Every team in the NBA is searching for the next Manu Ginobili (57th pick in '99), Carlos Boozer (34th pick in '02), Rashard Lewis (32nd pick in '98), or Rajon Rondo (21st pick on '06).
Let's take a look at some of the players who have a good chance of falling further than they should in next week's NBA Draft.
NBA Comparison—Gerald Wallace, Charlotte Bobcats
Essentials: 19 PPG as a Senior, improved tremendously in his four years at Washington, can knock down threes and excels in mid-range game, athletic and long.
At 6'7'', 220 lbs, he's capable of guarding NBA small forwards and even quick enough to stay with some shooting guards.
NBA Comparison—Michael Redd, Milwaukee Bucks
Essentials: 22 PPG as a Junior last year, 46 percent FG for college career, lights-out shooter who can be a prolific NBA scorer with some more work.
He has a great wingspan and is the best perimeter player outside of John Wall and Evan Turner in the draft.
NBA Comparison—Francisco Garcia, Sacramento Kings
Essentials: 18 PPG and five boards per contest for his 4-year college career in a tough ACC Conference.
He is a passionate leader who spent time at both point and shooting guard spots. At 6'6", he has great size to run the point in NBA. With significant improvement, he could be a poor man's Rajon Rondo, which ain't half bad.
NBA Comparison—Jamal Crawford, Atlanta Hawks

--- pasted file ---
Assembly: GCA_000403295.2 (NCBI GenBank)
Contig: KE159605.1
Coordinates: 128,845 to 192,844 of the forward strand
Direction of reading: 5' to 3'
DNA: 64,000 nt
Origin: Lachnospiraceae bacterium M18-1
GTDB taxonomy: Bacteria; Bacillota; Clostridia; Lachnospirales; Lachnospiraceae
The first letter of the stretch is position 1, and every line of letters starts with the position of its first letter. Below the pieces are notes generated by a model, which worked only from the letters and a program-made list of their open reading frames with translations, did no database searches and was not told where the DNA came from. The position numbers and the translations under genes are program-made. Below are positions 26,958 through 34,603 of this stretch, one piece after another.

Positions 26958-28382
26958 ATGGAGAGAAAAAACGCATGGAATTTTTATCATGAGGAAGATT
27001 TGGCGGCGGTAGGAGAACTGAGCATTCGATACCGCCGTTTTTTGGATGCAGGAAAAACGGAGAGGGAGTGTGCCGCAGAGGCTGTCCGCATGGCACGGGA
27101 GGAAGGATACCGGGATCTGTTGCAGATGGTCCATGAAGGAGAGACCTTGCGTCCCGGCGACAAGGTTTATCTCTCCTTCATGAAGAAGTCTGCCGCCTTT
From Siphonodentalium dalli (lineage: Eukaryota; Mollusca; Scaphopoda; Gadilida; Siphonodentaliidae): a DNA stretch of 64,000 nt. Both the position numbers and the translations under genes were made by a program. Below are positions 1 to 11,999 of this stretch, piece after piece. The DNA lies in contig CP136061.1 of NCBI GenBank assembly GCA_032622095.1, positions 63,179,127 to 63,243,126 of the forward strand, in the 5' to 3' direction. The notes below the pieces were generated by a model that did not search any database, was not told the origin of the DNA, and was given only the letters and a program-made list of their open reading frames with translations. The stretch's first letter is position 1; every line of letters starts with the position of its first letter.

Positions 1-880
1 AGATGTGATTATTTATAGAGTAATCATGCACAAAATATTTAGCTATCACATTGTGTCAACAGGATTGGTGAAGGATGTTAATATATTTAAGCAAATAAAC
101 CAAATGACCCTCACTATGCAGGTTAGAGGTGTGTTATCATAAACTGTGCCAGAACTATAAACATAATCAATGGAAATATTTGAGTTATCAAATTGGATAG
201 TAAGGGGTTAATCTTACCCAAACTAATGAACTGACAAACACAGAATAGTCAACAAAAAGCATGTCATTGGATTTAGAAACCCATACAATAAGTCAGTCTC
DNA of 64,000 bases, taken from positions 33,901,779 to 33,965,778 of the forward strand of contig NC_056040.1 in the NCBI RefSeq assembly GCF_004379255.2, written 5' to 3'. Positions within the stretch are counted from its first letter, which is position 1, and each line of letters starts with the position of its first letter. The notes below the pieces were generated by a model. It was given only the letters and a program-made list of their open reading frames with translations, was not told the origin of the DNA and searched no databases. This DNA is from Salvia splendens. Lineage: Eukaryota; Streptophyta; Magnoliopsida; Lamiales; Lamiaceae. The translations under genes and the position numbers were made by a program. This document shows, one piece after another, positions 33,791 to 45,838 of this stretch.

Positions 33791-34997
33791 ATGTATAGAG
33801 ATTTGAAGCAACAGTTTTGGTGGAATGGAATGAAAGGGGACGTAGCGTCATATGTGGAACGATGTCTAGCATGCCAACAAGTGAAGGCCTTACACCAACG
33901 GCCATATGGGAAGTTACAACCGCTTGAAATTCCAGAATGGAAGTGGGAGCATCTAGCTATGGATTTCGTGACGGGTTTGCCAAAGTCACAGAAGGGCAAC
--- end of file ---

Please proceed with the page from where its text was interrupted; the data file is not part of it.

Essentials: Clutch shooter who steps up in big games (29 PPG in three NCAA Tournament games last season).
He has an excellent first step and burst to the basket, fearless attitude and won't be intimidated at the pro level.
NBA Comparison—Rodney Stuckey, Detroit Pistons
Essentials: Lightning quick burst and explosiveness, tremendous physical condition and power.
He will require time to develop after playing only one season at Kentucky when John Wall ran the point, potential is off the charts which may lead a team to gamble and make him a lottery pick.
NBA Comparison—Josh Howard, Washington Wizards
Essentials: 17 PPG and six boards per contest in the toughest conference in college basketball (Big East), he would have been a likely lottery pick if not for an ACL tear during the Final Four (a run in which Butler was the Mountaineers' most dominant player).
He was the leader and go-to option on one of the nation's top five teams last season.
NBA Compasion—Aaron Brooks, Houston Rockets
Essentials: Pac-10 Player of the Year, 87 percent free-throw shooter for his career, 18 PPG the past two seasons, extremely quick and intelligent, manages the game well.
He is capable of being a good starting point guard in the NBA.